Lanz Success Leads To Field Marshal


| November/December 1991



Lanz Bulldog

Veterans Row Westbury, Tasmania, Australia 7303

Since my article on restoring a 1938 Lanz Bulldog in the May 1988 GEM issue, I have been delighted to see a number of articles appearing on the Lanz tractors. I finished my tractor soon after the story appeared, and it has been fitted with the full rear fenders and sign written with the original dealer's name on the flywheel covers. Learning the correct starting procedure had been largely trial and error; most Lanzs used a blow-lamp to heat up the cylinder head, but as mine was a road/farm dual-purpose model it was fitted from new with petrol injection and a trembler coil to fire a spark plug as on a normal engine.

It was found that the best way to get 'motor ovation' was to set the injector nozzle screwed down to deliver a wide fan of fuel into the hot-bowl and to set the fuel control lever wide open to the 630 r.p.m. position. With the steering wheel already placed in the end of the crankshaft, two squirts of fuel are primed into the hot-bowl via the fuel pump, the trembler coil ignited and a hard swing given on the steering wheel. When the engine fired you could bet it would be running the wrong way and you would have to reverse the engine rotation. Once up and running, a change over to fuel oil could be accomplished in five minutes, but recently this system of starting has become quite unreliable, with the engine giving just enough of a cough to keep you swinging the wheel, but refusing to pick up regardless of having fuel and spark. So after collapsing in a heap under the starting wheel and uttering some choice vocab, Father and I decided that there must be a better way. The hot-bowl is removed and it is naturally flooded with petrol. After having the fuel pump and injector rebuilt, I began to despair.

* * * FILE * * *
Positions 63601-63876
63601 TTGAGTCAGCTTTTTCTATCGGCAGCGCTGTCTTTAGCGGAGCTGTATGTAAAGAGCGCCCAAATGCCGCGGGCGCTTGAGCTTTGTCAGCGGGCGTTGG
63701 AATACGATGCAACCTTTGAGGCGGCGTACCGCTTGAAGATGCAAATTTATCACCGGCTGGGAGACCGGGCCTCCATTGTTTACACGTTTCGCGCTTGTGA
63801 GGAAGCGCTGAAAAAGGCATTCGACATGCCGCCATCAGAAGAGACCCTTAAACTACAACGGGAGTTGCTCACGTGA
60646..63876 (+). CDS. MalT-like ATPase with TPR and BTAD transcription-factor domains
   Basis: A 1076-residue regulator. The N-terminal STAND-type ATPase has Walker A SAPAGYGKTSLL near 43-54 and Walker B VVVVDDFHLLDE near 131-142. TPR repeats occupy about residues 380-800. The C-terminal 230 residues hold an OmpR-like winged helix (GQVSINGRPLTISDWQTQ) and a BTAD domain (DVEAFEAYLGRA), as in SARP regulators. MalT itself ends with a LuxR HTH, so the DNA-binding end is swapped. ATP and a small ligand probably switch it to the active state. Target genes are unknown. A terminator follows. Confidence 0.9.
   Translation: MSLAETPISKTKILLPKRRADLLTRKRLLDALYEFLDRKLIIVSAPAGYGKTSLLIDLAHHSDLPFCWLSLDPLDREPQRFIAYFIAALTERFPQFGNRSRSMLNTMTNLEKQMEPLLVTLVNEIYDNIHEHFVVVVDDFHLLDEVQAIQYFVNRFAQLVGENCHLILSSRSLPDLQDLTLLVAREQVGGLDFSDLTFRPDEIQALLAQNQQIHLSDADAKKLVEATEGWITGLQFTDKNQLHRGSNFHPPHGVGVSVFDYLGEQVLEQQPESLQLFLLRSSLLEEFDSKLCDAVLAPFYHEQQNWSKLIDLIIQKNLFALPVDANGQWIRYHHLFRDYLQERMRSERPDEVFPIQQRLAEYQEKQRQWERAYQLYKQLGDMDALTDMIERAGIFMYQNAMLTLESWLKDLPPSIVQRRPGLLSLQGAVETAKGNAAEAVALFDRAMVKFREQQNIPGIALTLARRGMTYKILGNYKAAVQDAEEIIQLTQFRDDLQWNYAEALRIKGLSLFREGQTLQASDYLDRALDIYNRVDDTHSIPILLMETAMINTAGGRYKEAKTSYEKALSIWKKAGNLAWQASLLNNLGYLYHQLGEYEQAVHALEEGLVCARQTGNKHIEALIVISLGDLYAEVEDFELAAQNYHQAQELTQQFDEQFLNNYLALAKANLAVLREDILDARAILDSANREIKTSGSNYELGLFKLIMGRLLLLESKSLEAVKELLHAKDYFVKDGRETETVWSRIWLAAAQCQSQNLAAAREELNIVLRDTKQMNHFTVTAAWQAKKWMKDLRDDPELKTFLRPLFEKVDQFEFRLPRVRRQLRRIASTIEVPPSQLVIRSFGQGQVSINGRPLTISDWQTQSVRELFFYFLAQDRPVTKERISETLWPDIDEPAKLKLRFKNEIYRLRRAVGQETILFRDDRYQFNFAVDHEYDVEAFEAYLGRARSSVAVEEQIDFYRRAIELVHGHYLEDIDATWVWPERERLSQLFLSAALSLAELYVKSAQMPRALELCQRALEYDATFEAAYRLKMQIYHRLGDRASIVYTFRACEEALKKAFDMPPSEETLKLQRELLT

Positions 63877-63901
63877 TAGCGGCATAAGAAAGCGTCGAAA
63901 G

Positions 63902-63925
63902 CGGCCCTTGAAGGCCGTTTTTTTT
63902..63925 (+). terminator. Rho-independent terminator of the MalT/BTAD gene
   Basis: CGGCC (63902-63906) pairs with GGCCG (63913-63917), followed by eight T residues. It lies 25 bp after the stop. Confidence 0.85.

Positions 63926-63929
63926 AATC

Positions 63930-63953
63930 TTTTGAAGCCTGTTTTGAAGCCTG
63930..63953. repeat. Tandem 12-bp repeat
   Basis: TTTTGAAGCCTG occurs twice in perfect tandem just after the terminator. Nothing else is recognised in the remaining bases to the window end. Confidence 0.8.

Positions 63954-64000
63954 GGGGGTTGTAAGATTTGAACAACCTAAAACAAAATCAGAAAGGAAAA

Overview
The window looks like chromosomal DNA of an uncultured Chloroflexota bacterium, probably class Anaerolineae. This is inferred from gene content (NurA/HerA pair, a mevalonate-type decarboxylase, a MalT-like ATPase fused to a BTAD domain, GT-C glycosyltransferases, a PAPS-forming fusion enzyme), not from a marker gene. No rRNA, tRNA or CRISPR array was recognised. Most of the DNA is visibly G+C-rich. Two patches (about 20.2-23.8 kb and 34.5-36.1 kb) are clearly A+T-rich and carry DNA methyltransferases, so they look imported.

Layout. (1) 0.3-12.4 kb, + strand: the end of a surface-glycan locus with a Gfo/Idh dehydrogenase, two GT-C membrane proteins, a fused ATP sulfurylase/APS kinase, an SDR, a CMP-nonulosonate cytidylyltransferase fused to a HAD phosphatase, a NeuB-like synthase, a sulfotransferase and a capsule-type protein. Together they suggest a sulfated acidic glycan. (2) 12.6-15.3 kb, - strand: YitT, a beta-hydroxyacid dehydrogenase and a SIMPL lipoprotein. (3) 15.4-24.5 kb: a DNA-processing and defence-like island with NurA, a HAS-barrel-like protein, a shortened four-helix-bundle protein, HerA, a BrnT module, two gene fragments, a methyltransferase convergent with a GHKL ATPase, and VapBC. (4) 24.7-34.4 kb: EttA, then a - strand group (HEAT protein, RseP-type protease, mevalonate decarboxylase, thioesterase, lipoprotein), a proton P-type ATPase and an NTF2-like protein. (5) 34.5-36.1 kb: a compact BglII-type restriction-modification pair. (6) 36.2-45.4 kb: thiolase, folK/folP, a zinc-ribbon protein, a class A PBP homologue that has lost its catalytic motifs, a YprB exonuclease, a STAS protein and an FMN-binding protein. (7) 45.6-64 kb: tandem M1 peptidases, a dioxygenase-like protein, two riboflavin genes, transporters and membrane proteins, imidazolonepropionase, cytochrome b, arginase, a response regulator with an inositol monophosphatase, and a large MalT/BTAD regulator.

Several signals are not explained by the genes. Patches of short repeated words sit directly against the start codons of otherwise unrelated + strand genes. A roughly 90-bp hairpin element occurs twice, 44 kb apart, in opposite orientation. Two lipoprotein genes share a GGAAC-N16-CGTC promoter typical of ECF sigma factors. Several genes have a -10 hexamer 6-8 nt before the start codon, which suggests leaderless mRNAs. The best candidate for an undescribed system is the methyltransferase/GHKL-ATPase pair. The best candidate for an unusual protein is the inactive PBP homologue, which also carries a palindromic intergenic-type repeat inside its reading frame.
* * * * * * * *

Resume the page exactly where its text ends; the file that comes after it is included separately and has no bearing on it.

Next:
'If I had a blow lamp I bet I could have it going in 10 minutes,' comes a reply from the background. This comment came from another Lanz owner from the Australian mainland. 'Why don't you start it the proper way, with the lamp; it's all we use in Victoria.'

My reply was a polite, 'Well, it's the only system I've used and it came factory fitted, but if you can find a lamp, you're welcome to try it.'

We managed to borrow a lamp from a fellow two-stroke owner and our man proceeded to heat up the hot-bowl. After a rather tense couple of minutes, two pumps were given on the pump, one swing on the wheel, and you guessed it, away she went! Well I had a large serve of humble pie and I now realized that a lamp is the only way to go for starting, as it never failed on two attempts at starting.

James Burrell_1
5/19/2009 8:43:43 PM

Regarding Glen's Lanz Bulldog,His problem is probably a spark plug that will not fire under compression, I have had the same problem with an older tractor than his,I enjoyed his story on the Marshall. If you can find out where to buy new Lanz spark plug let me know, please, James


James Burrell_2
5/19/2009 8:37:26 PM

Regarding Glen's Lanz Bulldog,His problem is probably a spark plug that will not fire under compression, I have had the same problem with an older tractor than his,I enjoyed his story on the Marshall. If you can find out where to buy new Lanz spark plug let me know, please, James